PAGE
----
words :: books :: ideas

Tuesday, December 09, 2008


In honour of John Milton's 400th birthday today, I present for your deliberation a quote from his most excellent and epic poem, Paradise Lost:
"Nor love thy life nor hate but what thou liv'st
Live well, how long or short permit to Heav'n."
- 11.553-4

Tuesday, November 11, 2008

"Why Do You Always Smile?"

It’s a question I have been asked numerous times.

To say I always smile is a bit of an overstatement. Generally, but not always.

This past year has been my most difficult thus far. With a job, college, and life in general, I tend to become stressed. I cry pretty easily too. Still, one can usually find me with a ridiculous grin spread across my face.

When asked this question most recently—during the break at my psychology class—the man asking said something interesting. He implied some people [himself?] might not like the fact that I seem so happy, because they are not happy themselves. It seemed strange to me that someone could resent, and be jealous of my happiness.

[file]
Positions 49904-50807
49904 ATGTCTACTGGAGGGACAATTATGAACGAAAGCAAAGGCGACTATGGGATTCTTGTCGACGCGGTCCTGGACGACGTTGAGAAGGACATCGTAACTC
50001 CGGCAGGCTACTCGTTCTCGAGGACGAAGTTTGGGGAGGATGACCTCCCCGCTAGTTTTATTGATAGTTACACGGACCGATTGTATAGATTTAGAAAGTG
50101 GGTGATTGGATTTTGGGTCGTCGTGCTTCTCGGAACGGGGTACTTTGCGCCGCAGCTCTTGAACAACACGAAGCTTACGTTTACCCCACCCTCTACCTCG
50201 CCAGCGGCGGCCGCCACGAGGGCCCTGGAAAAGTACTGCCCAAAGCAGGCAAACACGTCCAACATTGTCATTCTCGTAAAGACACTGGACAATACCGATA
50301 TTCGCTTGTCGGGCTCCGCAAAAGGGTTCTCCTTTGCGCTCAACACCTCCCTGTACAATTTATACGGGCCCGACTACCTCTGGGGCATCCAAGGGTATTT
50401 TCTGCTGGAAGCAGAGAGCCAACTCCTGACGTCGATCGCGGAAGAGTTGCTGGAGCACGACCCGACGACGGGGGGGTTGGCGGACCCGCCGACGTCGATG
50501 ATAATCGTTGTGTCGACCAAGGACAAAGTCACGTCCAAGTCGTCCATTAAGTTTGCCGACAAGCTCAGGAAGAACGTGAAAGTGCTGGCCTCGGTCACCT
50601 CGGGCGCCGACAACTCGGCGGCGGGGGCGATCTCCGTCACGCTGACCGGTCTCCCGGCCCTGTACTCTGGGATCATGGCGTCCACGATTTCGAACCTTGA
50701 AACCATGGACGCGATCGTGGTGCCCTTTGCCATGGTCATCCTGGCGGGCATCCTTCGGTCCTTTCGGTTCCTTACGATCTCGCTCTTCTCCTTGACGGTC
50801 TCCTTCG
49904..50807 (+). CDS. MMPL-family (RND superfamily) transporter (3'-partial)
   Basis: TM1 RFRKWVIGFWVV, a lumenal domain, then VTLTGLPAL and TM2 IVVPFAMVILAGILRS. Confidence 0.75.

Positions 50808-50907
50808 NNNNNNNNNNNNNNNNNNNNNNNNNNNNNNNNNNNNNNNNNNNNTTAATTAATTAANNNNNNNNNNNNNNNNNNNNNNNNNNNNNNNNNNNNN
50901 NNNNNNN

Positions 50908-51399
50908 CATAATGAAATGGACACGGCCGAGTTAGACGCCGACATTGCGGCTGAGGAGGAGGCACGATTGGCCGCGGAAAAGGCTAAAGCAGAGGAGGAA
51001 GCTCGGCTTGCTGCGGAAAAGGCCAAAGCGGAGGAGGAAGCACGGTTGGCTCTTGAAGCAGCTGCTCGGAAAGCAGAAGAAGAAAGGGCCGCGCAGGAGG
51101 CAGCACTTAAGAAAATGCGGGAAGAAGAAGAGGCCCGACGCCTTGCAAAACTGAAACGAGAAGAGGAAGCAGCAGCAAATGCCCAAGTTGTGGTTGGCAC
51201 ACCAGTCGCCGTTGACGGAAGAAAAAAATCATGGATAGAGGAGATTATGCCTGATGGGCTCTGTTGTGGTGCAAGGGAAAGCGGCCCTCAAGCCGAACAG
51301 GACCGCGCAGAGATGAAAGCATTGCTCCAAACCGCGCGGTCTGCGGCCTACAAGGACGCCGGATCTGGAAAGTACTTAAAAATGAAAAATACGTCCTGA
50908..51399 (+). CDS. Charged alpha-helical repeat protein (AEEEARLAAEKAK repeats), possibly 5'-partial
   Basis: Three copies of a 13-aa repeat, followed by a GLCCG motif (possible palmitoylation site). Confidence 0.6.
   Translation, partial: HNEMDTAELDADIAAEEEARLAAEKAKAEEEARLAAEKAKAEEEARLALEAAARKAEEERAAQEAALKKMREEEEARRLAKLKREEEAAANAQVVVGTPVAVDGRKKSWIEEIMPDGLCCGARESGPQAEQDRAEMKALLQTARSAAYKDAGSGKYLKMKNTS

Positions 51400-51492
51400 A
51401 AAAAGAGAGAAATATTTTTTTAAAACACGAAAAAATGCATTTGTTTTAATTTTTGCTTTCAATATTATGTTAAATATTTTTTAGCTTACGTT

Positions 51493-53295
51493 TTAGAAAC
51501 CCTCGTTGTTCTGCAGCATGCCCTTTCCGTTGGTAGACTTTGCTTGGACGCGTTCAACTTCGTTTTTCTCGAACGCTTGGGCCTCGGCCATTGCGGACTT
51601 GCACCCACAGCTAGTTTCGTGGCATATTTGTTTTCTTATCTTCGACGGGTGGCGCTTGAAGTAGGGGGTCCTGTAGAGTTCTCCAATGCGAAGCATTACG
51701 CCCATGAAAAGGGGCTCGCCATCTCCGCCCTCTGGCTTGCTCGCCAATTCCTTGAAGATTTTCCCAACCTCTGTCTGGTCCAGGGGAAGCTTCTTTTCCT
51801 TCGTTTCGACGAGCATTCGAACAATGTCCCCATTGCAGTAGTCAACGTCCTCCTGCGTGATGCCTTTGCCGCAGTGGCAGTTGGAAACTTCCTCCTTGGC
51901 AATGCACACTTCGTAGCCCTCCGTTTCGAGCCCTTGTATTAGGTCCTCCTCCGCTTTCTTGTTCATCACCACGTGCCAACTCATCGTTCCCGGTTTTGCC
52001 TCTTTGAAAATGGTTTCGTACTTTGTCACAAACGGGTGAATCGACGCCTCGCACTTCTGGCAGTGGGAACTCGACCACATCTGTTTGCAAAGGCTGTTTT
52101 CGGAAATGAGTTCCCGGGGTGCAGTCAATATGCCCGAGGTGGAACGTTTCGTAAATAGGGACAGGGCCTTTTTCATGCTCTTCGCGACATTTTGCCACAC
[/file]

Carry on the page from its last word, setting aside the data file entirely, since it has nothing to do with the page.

Since that night, I’ve been thinking more about why I smile so much.

Is it because I enjoy learning new things every day? Is it because I find excitement in nearly all I do? [well, data entry can get kinda boring—although some of those city names are quite unique.] Is it because I have a lot of good things in my life? Is it because I’m simply thrilled to be alive?

Why do I smile so much?

I think the best answer is the one I told the man in my class: Jesus.

happy are the people whose God is the LORD! – Psalm 144:15b